Bad news, everybody. The Conference Board Consumer Confidence Index fell this month, from 53.2 in August to 48.5 in September.
Consumers aren't harboring high hopes for the near future, either. The Expectations Index also fell -- to 65.4 from 72 in August.
Lynn Franco, director of The Conference Board Consumer Research Center, offered an explanation for the decrease in Tuesday's press release announcing the results.
"September's pullback in confidence was due to less favorable business and labor market conditions, coupled with a more pessimistic short-term outlook. Overall, consumers' confidence in the state of the economy remains quite grim," she said.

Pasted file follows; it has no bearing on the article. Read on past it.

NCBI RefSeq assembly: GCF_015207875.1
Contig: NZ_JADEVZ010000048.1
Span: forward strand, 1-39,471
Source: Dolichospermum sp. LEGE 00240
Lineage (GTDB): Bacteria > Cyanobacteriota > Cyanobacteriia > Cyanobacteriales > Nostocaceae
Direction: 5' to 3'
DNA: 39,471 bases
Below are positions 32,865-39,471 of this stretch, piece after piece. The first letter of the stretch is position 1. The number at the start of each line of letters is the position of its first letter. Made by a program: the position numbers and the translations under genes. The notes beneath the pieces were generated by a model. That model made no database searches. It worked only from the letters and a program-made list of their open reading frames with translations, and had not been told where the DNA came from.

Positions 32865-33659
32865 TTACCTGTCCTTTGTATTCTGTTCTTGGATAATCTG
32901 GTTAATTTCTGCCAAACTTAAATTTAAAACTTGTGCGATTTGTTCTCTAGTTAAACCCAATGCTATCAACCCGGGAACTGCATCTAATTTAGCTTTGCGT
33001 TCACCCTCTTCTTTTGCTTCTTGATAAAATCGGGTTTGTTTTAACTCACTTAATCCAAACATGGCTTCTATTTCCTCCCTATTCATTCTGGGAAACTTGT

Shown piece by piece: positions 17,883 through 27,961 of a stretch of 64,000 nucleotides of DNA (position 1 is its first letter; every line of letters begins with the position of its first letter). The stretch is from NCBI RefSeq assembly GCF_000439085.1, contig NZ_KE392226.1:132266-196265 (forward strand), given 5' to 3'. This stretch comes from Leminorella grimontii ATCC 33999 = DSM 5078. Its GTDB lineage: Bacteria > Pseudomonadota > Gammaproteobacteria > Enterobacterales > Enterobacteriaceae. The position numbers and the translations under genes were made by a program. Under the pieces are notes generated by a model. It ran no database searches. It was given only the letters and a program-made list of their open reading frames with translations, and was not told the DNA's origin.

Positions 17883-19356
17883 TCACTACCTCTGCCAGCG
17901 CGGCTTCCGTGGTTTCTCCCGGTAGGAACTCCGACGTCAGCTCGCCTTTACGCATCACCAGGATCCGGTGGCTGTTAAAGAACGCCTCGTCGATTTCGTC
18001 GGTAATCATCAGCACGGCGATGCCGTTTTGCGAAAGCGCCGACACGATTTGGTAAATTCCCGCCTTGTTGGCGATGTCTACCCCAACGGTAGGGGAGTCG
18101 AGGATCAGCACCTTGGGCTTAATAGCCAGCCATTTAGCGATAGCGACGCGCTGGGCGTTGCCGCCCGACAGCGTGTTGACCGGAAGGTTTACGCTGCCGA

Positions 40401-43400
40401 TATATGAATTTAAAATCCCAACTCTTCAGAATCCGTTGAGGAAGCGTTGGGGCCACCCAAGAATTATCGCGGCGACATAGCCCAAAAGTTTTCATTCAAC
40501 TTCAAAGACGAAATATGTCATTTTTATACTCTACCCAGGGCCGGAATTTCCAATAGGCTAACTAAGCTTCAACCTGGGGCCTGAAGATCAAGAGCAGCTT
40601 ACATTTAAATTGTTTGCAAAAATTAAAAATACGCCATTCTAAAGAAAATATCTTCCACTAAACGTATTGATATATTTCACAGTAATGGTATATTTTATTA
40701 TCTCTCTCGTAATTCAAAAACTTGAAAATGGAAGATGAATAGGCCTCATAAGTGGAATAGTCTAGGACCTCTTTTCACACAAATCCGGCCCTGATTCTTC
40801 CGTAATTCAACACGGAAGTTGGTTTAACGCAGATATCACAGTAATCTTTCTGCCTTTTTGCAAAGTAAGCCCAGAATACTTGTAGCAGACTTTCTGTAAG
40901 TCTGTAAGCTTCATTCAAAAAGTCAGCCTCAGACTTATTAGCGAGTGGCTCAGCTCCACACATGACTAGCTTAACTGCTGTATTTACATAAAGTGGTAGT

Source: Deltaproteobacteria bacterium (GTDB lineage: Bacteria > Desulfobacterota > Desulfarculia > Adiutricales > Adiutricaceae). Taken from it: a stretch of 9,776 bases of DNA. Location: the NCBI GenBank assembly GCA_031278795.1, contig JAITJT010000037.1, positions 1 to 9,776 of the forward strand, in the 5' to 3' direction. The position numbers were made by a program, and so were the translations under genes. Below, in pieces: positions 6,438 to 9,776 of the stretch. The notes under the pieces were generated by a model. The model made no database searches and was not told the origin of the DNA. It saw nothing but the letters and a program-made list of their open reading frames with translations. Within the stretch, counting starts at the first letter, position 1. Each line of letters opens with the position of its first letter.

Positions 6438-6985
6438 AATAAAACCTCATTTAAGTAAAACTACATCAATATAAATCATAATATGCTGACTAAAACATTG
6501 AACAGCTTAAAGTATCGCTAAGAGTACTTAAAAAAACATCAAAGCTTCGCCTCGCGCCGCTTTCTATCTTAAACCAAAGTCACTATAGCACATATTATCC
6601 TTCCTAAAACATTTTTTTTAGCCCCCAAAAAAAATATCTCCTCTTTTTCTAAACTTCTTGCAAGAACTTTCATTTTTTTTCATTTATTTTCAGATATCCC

The indices are based on the Consumer Confidence Survey, which samples 5,000 American households to gauge their feelings about the economy.
Consumer confidence is considered a leading economic indicator and alerts economists to changes in store for the country's collective pocketbook. Consumer spending accounts for 70 percent of all economic activity, so a happy populace with open wallets is the ideal.
A thriving economy generally registers around 90 or higher on the Consumer Confidence Index, Marketwatch.com reports in a story titled, "September consumer confidence falls."
A survey from Pew Research Center at the end of 2009 found that low consumer confidence was transforming Americans' attitudes about household necessities. Rita Colorito wrote about the survey for Bankrate, "Americans giving up former 'necessities'" and found that the importance of appliances such as clothes dryers and televisions drastically decreased with consumers' bleak outlook.
How have the recession and the "recovery" influenced you?
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